Cucinelli leads the GOP AG pack out of the gate
Bad news for Republicans in ’09 – Ken Cuccinelli is organized.
The state senator and ’09 attorney-general nomination candidate submitted more than 20,000 signatures to the Republican Party of Virginia on Monday to become the first AG candidate to qualify for the Republican Convention next spring.
The GOP is determining its statewide-office nominees next spring via the convention route. Democrats are holding a primary to come up with their ticket. To date, only one Democrat, Northern Virginia State Del. Steve Shannon, has announced for the party’s attorney-general nomination.
On the Republican side, Cuccinelli is joined by former Arlington County School Board member Dave Foster and former U.S. attorney John Brownlee.
Cuccinelli, a staunch social conservative, won re-election to his State Senate seat in 2007 by 101 votes in a race with Democrat Janet Oleszek. From the outside looking in, Brownlee would appear to be the most attractive GOP candidate with his law-enforcement credentials, which I bring up even as I am well-aware that the attorney-general position in Virginia is not as is often assumed by folks the state’s top cop but rather the head of essentially the state’s law firm that represents and provides legal advice to state agencies.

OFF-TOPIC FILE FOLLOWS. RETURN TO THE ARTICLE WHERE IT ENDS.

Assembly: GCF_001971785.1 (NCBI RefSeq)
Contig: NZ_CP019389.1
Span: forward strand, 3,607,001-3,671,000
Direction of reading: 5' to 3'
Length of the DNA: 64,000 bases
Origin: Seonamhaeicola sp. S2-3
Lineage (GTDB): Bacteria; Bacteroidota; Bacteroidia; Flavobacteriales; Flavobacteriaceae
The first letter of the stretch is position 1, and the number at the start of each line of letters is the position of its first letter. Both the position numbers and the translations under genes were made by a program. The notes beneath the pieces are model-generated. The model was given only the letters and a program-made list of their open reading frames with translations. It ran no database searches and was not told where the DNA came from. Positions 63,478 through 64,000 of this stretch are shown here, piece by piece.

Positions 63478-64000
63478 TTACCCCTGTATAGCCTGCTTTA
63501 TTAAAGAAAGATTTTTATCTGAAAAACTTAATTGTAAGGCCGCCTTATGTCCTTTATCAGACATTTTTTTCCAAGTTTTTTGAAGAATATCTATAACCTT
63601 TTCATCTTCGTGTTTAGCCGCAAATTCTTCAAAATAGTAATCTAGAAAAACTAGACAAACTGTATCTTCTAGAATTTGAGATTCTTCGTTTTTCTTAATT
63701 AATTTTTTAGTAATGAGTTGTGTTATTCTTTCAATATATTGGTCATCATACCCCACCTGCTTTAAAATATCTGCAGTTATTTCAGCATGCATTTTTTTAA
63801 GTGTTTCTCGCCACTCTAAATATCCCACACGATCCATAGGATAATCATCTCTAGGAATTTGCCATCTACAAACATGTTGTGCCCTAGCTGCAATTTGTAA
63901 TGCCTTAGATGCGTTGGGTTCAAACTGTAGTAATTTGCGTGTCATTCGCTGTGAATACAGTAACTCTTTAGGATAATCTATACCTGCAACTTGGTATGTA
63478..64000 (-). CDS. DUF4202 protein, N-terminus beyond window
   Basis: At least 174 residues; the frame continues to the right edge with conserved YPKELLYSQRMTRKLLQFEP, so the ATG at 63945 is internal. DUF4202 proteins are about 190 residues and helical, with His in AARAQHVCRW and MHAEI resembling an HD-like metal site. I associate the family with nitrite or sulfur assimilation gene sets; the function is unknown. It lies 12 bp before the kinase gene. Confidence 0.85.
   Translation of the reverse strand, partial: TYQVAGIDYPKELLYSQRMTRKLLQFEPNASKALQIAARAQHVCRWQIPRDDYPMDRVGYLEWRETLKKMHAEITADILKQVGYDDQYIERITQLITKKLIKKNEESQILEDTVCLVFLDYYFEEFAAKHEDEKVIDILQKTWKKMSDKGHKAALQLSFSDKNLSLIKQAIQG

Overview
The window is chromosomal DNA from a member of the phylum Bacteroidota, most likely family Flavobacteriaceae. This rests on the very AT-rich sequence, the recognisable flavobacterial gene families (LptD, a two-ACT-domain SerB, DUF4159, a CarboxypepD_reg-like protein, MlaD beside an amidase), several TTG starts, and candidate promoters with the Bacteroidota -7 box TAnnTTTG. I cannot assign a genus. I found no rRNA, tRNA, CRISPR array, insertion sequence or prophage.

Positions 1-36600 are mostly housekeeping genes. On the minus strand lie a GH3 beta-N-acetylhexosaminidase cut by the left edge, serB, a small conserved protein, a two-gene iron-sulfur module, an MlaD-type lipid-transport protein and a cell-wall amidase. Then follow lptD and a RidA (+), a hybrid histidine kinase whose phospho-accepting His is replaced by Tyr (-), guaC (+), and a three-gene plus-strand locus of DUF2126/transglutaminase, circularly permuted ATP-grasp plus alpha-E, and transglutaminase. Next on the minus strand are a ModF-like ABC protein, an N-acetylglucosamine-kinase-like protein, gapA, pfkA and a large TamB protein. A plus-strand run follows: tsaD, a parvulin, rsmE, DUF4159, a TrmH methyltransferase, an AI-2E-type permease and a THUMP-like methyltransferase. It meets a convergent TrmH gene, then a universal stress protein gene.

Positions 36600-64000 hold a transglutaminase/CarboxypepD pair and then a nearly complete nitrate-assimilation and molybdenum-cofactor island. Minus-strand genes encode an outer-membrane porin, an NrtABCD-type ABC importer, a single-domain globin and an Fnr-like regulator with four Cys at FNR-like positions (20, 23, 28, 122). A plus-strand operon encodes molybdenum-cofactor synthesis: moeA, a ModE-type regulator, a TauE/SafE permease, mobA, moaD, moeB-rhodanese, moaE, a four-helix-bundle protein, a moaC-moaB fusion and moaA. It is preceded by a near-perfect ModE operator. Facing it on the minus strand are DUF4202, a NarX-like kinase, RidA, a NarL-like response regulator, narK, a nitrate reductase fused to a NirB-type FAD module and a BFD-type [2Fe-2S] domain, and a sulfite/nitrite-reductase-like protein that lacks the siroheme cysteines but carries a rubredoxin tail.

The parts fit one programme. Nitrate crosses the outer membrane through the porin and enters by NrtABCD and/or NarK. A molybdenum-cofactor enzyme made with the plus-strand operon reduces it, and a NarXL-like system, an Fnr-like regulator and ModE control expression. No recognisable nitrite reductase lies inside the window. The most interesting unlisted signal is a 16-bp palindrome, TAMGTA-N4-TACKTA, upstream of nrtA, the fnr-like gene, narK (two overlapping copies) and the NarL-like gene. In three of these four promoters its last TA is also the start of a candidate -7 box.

The flip side is that Brownlee doesn’t have the electoral credentials of Cuccinelli or Foster, who served on the school board in heavily Democratic Arlington County. The flip side to that flip side – Foster doesn’t have experience outside of the local level, and Cuccinelli had to run for his life to win re-election by the skin of his teeth last year.
And then there’s something that might not sit too well for those under the Republican tent who hold the peculiar view that the framers of the Virginia Constitution got it right when they sat down and did business a couple hundred years back. Cuccinelli told me in an interview earlier this year that as attorney general he would “tend to interpret the law in a way that is the least expansive, and would have the most tendency to rein in government activity, without completely handicapping agencies from performing their functions and their role.”
“That’s a very subtle opportunity to help shrink, or keep small, government. And that’s something that I believe very much in,” Cuccinelli said.
Like I said above, bad news for Republicans. Because there’s no way he’s going to be able to sell the November electorate on this theory of attorney-general nullification, no matter how much the ‘Pub diehards eat it up come this coming May.
– Column by Chris Graham